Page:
Week 34 graphs from David Clark

Some more graphs from David Clark, up to week 34 (week ending 21st August). ONS data is here. (All graphs can be clicked to enlarge.)


England and Wales all-cause mortality.


All-cause mortality for England and Wales, with the trend for the ten-year average in there for context.


All-cause mortality for England and Wales by age group. Notice the small recent uptick in deaths in the 45-64 range. David says: “compared to past years the number in the 45–64 age range is more than past years. Is this the consequence of all those things our National Covid Service has not attended to this year?”


The same data as above but scaled up to concentrate on the age groups 75 and under.


England and Wales all-cause mortality age composition.


From week 11 of 2020 the ONS figures include “a separate breakdown of the numbers of deaths involving COVID-19. That is, where COVID-19 or suspected COVID-19 was mentioned anywhere on the death certificate, including in combination with other health conditions”. A death can be in both categories if it was both a Covid death and a respiratory death. It’s clear from this graph that most Covid deaths were not respiratory deaths.


“[Covid] Deaths by date of death rather than date of registration. Using England only to compare deaths in hospital attributed to COVID-19 with the total recorded by ONS. The difference being COVID-19 deaths not in hospitals.”


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3 thoughts on “Week 34 graphs from David Clark

  1. Thanks David

    This is well worth reading, a lot of key points. Starts with “cases” and goes on to reveal the many other misrepresentations and errors

    When is a case not a case?

    To start with, we have the mangling of the concept of a ‘case’.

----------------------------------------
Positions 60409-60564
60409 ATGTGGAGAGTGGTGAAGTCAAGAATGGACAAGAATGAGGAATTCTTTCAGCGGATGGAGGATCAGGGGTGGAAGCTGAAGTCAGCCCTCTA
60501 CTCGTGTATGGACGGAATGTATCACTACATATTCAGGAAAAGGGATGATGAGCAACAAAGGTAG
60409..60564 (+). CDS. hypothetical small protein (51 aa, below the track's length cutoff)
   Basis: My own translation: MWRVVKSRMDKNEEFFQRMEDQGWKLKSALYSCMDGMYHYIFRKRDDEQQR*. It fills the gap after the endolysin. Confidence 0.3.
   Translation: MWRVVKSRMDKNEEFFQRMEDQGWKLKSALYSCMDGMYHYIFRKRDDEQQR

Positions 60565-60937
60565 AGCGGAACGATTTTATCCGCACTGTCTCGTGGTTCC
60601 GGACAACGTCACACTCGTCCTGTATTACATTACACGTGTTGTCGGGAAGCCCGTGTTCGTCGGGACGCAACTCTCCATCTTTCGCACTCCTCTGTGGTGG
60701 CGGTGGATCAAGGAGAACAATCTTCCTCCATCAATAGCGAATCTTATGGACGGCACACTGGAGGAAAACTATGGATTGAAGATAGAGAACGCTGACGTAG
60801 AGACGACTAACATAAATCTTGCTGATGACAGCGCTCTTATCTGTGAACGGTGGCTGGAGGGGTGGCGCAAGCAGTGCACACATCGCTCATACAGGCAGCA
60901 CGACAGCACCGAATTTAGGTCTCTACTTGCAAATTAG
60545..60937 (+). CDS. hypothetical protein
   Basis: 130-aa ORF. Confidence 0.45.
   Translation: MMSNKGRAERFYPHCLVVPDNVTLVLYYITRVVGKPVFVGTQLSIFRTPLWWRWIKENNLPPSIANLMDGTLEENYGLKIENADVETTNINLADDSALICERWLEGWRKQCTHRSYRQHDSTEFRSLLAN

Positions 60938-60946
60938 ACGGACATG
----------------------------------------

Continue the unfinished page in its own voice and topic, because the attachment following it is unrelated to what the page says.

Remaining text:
Previously, in the world of infectious diseases, it has been accepted that a ‘case’ represents someone with symptoms, usually severe symptoms, usually severe enough to be admitted to hospital. Here, from Wikipedia…. yes, I know, but on this sort of stuff they are a good resource.

    ‘In epidemiology, a case fatality rate (CFR) — sometimes called case fatality risk or disease lethality — is the proportion of deaths from a certain disease compared to the total number of symptomatic people diagnosed with the disease.’ 1

    Note the word symptomatic i.e. someone with symptoms.

    Now, however, we stick a swab up someone’s nose, who feels completely well, or very mildly ill. We find that they have some COVID particles lodged up there, and we call them a case of COVID. Sigh, thud!

    We are comparing apples with pomegranates to tell us how many bananas we have. Our experts are, essentially, talking gibberish, and the mainstream media is lapping it up. They are defining asymptomatic swabs as cases, and no-one is calling them out on it. Why?…”

    Agree with all he says and it is same as I been saying since mid-late February

  2. Pcar — Thank you for that link to Dr. Kendrick’s post. It really clarifies the situation with respect to the imprecise terminology being used by media & government to spread fear.

    Interestingly, Dr. Kenrick makes a strong evidence-based case that the ultimate mortality rate among the general population from the dreaded Covid-19 will be about 1 person in 1,000 — about the same as from flu in a bad year. If we go all the way back to the Diamond Princess cruise ship with its passengers heavily weighted to what we now know are the At Risk group (old and/or sick), the mortality rate among the “sample” population of passengers & crew was around 2 persons in 1,000. The information was available very early in this contretemps that we were not looking at a serious pandemic.

    Of course, the media and the bureaucrats played up the initial videos from China of people collapsing in the street (never seen anywhere else) to demand Lock Downs. Meanwhile, for anyone keeping score, life in China has fairly much returned to normal. Schools, restaurants, businesses, markets are all open — even mass entertainment functions; some people chose to wear masks, most don’t. But here in the West, we are still tied in knots. It makes one wonder.

  3. Bureaucracy takes time to catch up with reality. Need to draw a line under this whole episode and move on. It’s all very silly now. Time to get back to work.

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